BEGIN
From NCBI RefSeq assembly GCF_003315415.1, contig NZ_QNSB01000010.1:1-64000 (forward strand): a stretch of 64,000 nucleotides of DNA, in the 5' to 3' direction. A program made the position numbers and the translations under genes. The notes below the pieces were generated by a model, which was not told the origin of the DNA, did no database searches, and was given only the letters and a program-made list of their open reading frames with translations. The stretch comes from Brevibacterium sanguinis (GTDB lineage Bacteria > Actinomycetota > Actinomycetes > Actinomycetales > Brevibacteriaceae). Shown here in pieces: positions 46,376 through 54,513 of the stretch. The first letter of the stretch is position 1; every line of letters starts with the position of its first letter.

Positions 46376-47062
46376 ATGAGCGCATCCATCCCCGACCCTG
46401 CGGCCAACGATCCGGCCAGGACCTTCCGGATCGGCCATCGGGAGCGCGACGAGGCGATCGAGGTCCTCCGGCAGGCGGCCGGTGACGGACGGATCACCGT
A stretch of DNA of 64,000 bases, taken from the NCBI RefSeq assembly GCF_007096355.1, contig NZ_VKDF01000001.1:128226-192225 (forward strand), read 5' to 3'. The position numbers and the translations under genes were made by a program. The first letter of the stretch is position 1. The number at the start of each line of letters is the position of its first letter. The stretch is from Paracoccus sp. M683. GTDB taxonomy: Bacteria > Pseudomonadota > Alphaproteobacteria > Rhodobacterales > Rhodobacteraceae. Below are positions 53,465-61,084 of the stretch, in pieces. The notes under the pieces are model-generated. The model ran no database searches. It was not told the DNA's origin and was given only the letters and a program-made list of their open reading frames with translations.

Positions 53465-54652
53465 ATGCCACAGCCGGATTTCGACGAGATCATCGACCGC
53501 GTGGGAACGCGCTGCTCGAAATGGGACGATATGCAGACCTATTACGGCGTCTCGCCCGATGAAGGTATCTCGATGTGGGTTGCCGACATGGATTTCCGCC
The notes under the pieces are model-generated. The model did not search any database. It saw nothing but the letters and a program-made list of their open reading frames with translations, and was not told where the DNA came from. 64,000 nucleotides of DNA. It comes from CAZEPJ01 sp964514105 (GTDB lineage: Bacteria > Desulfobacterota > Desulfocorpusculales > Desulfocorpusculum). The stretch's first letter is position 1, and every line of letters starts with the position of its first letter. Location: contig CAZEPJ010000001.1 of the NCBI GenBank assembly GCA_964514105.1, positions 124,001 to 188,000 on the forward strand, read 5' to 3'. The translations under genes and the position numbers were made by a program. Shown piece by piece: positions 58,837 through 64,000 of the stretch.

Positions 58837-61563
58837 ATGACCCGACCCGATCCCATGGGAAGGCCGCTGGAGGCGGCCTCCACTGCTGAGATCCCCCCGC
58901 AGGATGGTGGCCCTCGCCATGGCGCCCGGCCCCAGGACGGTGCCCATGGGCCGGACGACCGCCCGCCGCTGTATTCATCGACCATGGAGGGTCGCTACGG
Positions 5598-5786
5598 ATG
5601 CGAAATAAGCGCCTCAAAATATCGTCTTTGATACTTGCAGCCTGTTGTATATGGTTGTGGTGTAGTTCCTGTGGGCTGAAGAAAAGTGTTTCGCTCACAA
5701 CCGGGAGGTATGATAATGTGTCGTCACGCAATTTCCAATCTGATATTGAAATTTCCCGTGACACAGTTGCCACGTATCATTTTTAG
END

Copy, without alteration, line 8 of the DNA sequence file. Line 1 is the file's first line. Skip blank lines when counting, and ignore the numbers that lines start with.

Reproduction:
53501 GTGGGAACGCGCTGCTCGAAATGGGACGATATGCAGACCTATTACGGCGTCTCGCCCGATGAAGGTATCTCGATGTGGGTTGCCGACATGGATTTCCGCC